Currarino syndrome

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Currarino syndrome

An autosomal dominant condition (OMIM:176450) characterised by sacral agenesis, a presacral mass and anorectal malformation, variably accompanied by anterior meningocele or a presacral teratoma.

Molecular pathology
Defects in MNX1/HLXB9, which encodes a nuclear transcription factor involved in pancreas development and function, cause Currarino syndrome.
Segen's Medical Dictionary. © 2012 Farlex, Inc. All rights reserved.


Guido, Italian-born U.S. radiologist, 1920–. U.S. radiologist born in Italy, 1920–.
Currarino triad - complex of anococcygeal congenital anomalies. Synonym(s): Currarino syndrome
Currarino-Silverman syndrome - growth abnormality of the sternum. Synonym(s): Silverman syndrome
Currarino syndrome - Synonym(s): Currarino triad
Medical Eponyms © Farlex 2012
References in periodicals archive ?
Involvement of the HLXB9 homeobox gene in currarino syndrome. Am J Hum Genet 2000;66(1):312-9.
Autosomal dominant sacral agenesis: Currarino syndrome. J Med Genet 2000; 37: 561-6.
The Currarino syndrome is a triad of anomalies consisting of an ARM, sacral defect, and presacral mass.
Table 1: Summary of Currarino Syndrome Etiology Hereditary disorder caused by a mutation in the coding sequence of HLXB9, localized to chromosome 7q36.
The true incidence of Currarino syndrome is difficult to determine due to high proportion of clinically asymptomatic patients and variability of phenotypic expression.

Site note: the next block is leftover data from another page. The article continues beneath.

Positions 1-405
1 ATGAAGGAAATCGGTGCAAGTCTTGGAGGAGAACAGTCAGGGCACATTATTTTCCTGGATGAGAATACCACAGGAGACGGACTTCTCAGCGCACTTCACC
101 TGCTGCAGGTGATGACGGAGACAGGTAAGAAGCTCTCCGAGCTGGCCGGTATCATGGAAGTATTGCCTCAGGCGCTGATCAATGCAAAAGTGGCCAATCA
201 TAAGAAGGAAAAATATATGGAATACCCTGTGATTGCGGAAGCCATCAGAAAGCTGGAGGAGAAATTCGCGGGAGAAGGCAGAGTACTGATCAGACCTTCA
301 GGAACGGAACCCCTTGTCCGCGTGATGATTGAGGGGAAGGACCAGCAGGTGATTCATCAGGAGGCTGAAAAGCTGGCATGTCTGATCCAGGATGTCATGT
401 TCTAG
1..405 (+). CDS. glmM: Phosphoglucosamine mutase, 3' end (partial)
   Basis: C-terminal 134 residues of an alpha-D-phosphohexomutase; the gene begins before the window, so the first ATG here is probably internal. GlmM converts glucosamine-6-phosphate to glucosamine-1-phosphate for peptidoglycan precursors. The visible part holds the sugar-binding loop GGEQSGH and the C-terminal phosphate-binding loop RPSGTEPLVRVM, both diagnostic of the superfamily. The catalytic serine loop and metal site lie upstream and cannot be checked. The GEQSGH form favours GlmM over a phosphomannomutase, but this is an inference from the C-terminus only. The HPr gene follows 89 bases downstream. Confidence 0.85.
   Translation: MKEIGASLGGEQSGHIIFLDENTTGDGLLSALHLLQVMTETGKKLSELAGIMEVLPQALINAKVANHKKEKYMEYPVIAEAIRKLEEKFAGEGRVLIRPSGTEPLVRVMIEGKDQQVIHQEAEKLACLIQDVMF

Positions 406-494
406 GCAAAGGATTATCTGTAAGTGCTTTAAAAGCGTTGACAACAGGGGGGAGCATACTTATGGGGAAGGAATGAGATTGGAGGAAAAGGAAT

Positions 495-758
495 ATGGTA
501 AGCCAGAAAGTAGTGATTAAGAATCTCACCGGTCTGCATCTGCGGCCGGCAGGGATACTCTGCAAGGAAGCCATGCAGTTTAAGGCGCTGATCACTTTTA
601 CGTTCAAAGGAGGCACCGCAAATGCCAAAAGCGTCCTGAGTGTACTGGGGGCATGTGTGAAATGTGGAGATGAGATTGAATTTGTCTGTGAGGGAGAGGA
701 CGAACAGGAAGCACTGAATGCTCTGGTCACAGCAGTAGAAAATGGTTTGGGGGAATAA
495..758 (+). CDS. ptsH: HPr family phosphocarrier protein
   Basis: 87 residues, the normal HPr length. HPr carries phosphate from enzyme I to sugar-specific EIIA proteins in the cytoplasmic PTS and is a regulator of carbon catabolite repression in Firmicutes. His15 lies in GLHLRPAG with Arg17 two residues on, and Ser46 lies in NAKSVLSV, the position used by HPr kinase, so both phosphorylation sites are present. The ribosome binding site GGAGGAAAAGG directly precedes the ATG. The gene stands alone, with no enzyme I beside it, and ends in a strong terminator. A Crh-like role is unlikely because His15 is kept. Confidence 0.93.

Currarino syndrome is caused by abnormality in the canalization and retrogressive differentiation of caudal cell mass formed by secondary neurulation [12,13].
In humans, the Currarino syndrome (a sacral agenesis caused by mutations in the homeobox-containing gene HLXB9) is associated with congenital caudal anomalies.
Currarino syndrome: Proposal of a diagnostic and therapeutic protocol.
HLXB9 and sacral agenesis and the Currarino syndrome. In: Epstein CJ, Erickson RP, Wynshaw-Boris A, eds.
Causes of meningocele include teratoma and other tumors of the sacrococcyx and of the pre sacral space and Currarino syndrome. The most common location of the malformations is the lumbar and sacral areas.
Epidermoid Cyst Inside Anterior Sacral Meningocele in an Adult Patient of Currarino Syndrome Manifesting with Meningitis, Turkish Neurosurgery 2012, Vol: 22, No: 5, 659-661 Turkish Neurosurgery 2012, Vol: 22, No: 5, 659-661.
In humans, a genetic etiology for congenital caudal anomalies has only been confirmed for the Currarino syndrome, a sacral agenesis caused by mutations in the homeobox-containing gene HLXB9 (1).